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Interview 107

Age at interview: 50
Age at diagnosis: 44
Brief Outline: Neil was diagnosed with acute myeloid leukaemia after feeling weak and lethargic and having a respiratory infection. He spent 7 months in hospital having 5 courses of chemotherapy as part of a clinical trial, which put him into remission.
Background: Neil is an accountant. He is married with 2 children aged 17 and 15. Ethnic Background' White English.

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Neil had been feeling weak and lethargic, needed antibiotics for a respiratory infection and still didn’t feel right. His acupuncturist recommended he see his GP. The doctor took a blood test and phoned him the same day to say he should go to his local hospital that evening where there was a bed waiting for him. Being a busy man with a business to run he was initially reluctant to drop everything but the doctor was insistent. Once at the hospital he asked why he had been admitted and was told he probably had acute myeloid leukaemia.
 
The next day the diagnosis was confirmed and he had a Hickman line inserted and treatment started the following day. He was given a chemotherapy regimen called ICE which initially made him feel a lot better but as a side effect developed a swelling in his scrotum, which went away with further treatment. After receiving treatment for a month he was declared to be in remission and allowed home for a few days to recuperate before starting the 2nd course. His Hickman line was replaced between the first two courses because of an infection. The third course was a different drug combination, which made him more sick than the ICE had and caused mouth ulcers for which he was given morphine. Other side effects included weight loss and hair loss and after each course of chemotherapy he developed septicaemia.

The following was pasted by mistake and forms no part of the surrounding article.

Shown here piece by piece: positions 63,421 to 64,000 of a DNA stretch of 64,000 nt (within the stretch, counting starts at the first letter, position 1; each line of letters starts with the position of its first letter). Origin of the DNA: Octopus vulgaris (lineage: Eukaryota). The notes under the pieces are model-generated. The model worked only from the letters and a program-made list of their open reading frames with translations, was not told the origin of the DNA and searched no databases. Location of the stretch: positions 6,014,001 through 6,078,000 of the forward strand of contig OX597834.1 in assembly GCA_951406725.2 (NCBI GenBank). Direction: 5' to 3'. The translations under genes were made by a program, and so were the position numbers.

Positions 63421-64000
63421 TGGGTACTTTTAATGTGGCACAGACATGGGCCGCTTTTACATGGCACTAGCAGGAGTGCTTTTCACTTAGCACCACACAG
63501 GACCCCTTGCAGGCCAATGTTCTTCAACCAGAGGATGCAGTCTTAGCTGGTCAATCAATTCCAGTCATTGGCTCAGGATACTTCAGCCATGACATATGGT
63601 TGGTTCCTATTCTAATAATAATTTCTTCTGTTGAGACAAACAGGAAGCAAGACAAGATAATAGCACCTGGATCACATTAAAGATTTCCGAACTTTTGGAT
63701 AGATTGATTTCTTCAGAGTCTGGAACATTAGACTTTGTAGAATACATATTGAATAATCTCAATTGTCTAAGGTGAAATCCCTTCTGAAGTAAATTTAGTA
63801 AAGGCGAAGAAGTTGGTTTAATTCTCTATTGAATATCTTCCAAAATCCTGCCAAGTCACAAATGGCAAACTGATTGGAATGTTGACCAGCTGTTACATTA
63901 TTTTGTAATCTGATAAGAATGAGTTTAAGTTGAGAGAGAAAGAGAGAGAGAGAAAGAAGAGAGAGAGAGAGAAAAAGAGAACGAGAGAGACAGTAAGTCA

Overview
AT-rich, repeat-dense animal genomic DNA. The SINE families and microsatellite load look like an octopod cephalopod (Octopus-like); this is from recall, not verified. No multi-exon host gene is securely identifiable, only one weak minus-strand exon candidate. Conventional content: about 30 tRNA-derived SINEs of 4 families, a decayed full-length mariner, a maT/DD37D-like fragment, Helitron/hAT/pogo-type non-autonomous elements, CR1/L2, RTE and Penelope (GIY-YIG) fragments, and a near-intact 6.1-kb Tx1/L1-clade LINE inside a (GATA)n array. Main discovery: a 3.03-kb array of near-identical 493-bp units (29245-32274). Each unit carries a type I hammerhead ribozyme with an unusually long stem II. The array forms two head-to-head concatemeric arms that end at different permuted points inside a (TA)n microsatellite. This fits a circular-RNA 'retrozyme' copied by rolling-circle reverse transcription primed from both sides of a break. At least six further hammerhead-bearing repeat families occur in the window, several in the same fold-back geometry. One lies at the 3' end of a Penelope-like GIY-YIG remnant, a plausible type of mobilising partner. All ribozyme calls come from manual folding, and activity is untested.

After his third course of chemotherapy he had his bone marrow harvested in case he needed a bone marrow transplant in future, as his only sibling had been tested and was not a match. He agreed to take part in a trial to compare the effectiveness of 5 courses of chemotherapy versus 4 and was randomised to receive all 5 courses. The start of his 4th course of chemotherapy was delayed by low blood counts and a swollen lymph gland in his armpit. At the beginning of the 5th course he couldn’t face another month in hospital and suggested having the treatment as an outpatient, but after two days he realised that wouldn’t work and stayed in hospital.
 

After five courses of chemotherapy and seven months in hospital Neil was discharged having completed the treatment. 

 

Since having leukaemia Neil has joined a national charity and talked to patients and...

Since having leukaemia Neil has joined a national charity and talked to patients and...